Ras: Narendranath Mitra

Motalef began to tap the palm trees in the Chowdhurys’ orchard around the middle of Kartik. And before a fortnight had passed, he married his neighbour Razek Mridha’s widow Majukhatun and brought her home. Not that this was the first time for Motalef. His previous wife had died a year or so ago. But Motalef was twenty-five or twenty-six, in the prime of life. As for Majukhatun, she was nearly, if not actually, thirty. She didn’t have children to worry about, though. She had married off her only daughter to the Shaikh family at Kathikhali. But while she had no worries, she didn’t have much of her own either by way of property or riches. It wasn’t as though Razek mian had left behind chests full of gold and fields full of crops for her to get a share of. All she had got was 700 square feet or so of the family land, and a dilapidated hut. So much for her riches. And then she wasn’t exactly a nymph when it came to looks. Majukhatun had nothing but the firm body of a fiery woman with which to attract men and win their hearts.

The wives of the Sikdars and Qazis nudged and winked at one another. “The bitch knows black-magic, she’s cast a spell over his eyes.”

“Good for her,” declared Sakina, the youngest of the Munshi wives. “Why shouldn’t she? It’s best to cast a spell over the eyes of man like that. The lord hasn’t taught him how to look away. Have you seen that crooked stare of his? Good for her if she’s managed to divert his attention.”

She was right. Motalef did have a crooked stare. He picked beautiful women in particular; his eyes were always roving for a pretty face. He had been trying all this time to find a young, beautiful woman to marry. But he couldn’t meet the asking rate. Anyone who had a fully-grown, pretty daughter had set a high price. Motalef had been bowled over most of all by Phulbanu. The daughter of Elem Shaikh from Charkhanda, she was eighteen or thereabouts. Her body oozed promise, her heart was eager. Phulbanu was second-hand material, however. She had obtained a talaq from Gafoor Sikdar of Kaidoobi on the pretext that he did not take care of her and beat her up. Actually Phulbanu had been put off by Gafoor because he was much older than her and not handsome either. That was why she had deliberately picked fights with him. But being second-hand had not harmed Phulbanu’s looks in any way, if anything her body was more alluring and attractive, while a torrent of sensuality coursed through her heart. Motalef had seen her on the banks of the river at Charkhanda. He knew at a glance that he had caught her eye too. Motalef was no laggard when it came to appearance. Slim and fair, he cut a fine figure in his blue lungi; and besides, how many others hereabouts could boast of such stylish, flowing hair? Motalef was in no doubt about Phulbanu’s approval. He had found his way to Elem Sheikh’s house. But Elem paid no attention to him, saying he had learnt his lesson the last time around. He wouldn’t hand his daughter over to anyone without making enquiries and weighing his options. In truth, all he wanted was money. He wanted to recoup his expenses on securing a talaq for his daughter, with interest added on. He wanted his losses compensated. Motalef had estimated that the compensation would come to, not twenty or forty, but a full hundred rupees. Elem would never agree to anything less. But how was he to get so much money?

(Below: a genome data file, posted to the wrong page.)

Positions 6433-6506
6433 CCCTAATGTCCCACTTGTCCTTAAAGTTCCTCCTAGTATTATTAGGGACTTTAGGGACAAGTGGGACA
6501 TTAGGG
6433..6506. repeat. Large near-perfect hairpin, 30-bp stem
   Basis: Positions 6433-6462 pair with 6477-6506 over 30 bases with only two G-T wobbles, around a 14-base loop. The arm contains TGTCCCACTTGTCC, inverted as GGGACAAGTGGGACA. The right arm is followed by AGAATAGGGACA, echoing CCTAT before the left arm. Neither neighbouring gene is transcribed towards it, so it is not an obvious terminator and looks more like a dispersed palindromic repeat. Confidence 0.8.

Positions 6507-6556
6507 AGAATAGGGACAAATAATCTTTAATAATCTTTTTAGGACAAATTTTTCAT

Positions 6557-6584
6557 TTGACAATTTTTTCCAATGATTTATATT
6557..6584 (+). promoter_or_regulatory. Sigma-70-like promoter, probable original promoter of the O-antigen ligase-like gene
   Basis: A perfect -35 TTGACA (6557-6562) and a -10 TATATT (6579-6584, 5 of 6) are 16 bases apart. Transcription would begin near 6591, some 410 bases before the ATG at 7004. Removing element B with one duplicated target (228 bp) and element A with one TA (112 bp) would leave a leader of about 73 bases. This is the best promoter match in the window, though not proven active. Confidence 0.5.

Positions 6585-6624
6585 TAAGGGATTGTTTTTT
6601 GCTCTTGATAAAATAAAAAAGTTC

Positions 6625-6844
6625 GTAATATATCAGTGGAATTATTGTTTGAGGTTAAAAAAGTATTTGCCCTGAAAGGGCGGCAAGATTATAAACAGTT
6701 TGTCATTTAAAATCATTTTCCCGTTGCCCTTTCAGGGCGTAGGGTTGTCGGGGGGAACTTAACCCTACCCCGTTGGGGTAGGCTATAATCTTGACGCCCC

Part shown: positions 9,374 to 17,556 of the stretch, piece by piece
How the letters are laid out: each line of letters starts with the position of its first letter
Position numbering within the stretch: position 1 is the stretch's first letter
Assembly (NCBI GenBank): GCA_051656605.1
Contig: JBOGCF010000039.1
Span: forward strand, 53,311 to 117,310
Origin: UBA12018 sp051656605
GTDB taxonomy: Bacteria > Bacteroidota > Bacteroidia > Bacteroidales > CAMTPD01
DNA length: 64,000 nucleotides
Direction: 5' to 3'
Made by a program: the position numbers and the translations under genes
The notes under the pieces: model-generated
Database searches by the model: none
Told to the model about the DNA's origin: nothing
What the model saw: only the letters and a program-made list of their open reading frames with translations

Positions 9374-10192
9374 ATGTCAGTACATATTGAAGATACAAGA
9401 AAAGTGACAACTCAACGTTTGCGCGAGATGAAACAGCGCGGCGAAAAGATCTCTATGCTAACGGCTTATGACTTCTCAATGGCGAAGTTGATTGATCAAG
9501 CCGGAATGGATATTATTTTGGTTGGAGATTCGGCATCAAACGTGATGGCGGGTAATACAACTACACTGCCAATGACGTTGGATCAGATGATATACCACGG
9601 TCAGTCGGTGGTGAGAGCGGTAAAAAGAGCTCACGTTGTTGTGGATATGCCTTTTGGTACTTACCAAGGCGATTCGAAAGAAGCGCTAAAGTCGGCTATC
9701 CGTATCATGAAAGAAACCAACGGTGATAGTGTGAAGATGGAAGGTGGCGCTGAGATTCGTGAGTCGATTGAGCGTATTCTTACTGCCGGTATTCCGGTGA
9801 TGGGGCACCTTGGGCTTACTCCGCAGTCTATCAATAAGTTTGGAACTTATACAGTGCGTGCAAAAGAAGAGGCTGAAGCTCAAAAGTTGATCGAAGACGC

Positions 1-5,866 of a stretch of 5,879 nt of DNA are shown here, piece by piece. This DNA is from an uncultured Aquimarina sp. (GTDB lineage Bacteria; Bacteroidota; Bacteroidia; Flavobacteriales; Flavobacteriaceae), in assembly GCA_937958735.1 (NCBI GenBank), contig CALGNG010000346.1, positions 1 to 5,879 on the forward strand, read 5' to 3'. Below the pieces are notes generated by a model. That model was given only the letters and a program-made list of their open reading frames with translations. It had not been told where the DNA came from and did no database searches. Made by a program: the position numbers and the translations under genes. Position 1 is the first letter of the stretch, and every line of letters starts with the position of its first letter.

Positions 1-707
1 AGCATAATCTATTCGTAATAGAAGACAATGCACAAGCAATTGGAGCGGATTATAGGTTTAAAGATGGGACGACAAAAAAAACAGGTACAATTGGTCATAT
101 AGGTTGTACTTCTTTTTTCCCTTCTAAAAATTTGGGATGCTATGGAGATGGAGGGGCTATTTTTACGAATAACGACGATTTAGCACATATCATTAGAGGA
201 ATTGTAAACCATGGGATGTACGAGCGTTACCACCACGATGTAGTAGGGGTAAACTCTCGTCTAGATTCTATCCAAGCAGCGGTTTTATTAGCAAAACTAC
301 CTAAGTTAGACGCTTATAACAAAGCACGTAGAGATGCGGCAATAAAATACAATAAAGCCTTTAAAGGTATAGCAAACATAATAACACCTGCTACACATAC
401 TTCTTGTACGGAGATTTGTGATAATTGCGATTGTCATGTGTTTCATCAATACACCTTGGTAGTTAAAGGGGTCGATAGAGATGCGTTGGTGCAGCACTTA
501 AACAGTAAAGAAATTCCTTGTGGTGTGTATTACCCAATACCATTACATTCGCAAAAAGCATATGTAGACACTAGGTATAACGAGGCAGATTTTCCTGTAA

Motalef had to come away with a gloomy face. He ran into Phulbanu again amidst the wild bushes near the river. She was on her way with a pitcher for water. Motalef realised that her need for water was well-timed.

Looking around furtively, Phulbanu chuckled. “Well mian, angry?”

“Why shouldn’t I be? Didn’t you hear the price your father quoted?”

“I heard,” said Phulbanu. “And what’s wrong with that? You want to get what you like without paying my father for it?”

“It’s not the father but the daughter who’s set the price,” said Motalef. “Put yourself into a basket and go on sale at the market.”

Phulbanu laughed at Motalef’s rage. “Not just a basket, I’ll go in a carriage. With fistfuls of gold and jewellery. Show me what kind of man you are, what kind of fists you have.” Motalef was about to stomp off. Phulbanu called him back. “Don’t be angry, handsome. Listen to me.”

“Listen to what?” asked Motalef, turning back.

Looking around again, Phulbanu went a little closer. “Listen to my heart, that’s what. Listen, my father’s daughter doesn’t want either money or jewellery, all she wants is that her man doesn’t sacrifice his honour. She wants to see his spirit. Understand?”

Motalef nodded to say he had understood.

“But don’t do anything stupid, mian,” warned Phulbanu. ‘Don’t go selling your land or anything.”

Not that Motalef had enough land to sell—but his pride would not allow him to reveal this to Phulbanu. “All right, just let winter go by,” he said, “I’ll show you my honour and my spirit. But will bibijaan have the patience to wait?”

“Of course she will,” smiled Phulbanu. “Don’t mistake me for an impatient woman.”

Back in his village, Motalef attempted once more to borrow some money. He tried with the Mullicks, the Mukherjees, the Sikdars, and the Munshis, but without any luck. Once he borrowed money, Motalef was not in the habit of paying it back quickly. Getting him to return a loan was a tall order. No one was going to take it on willingly.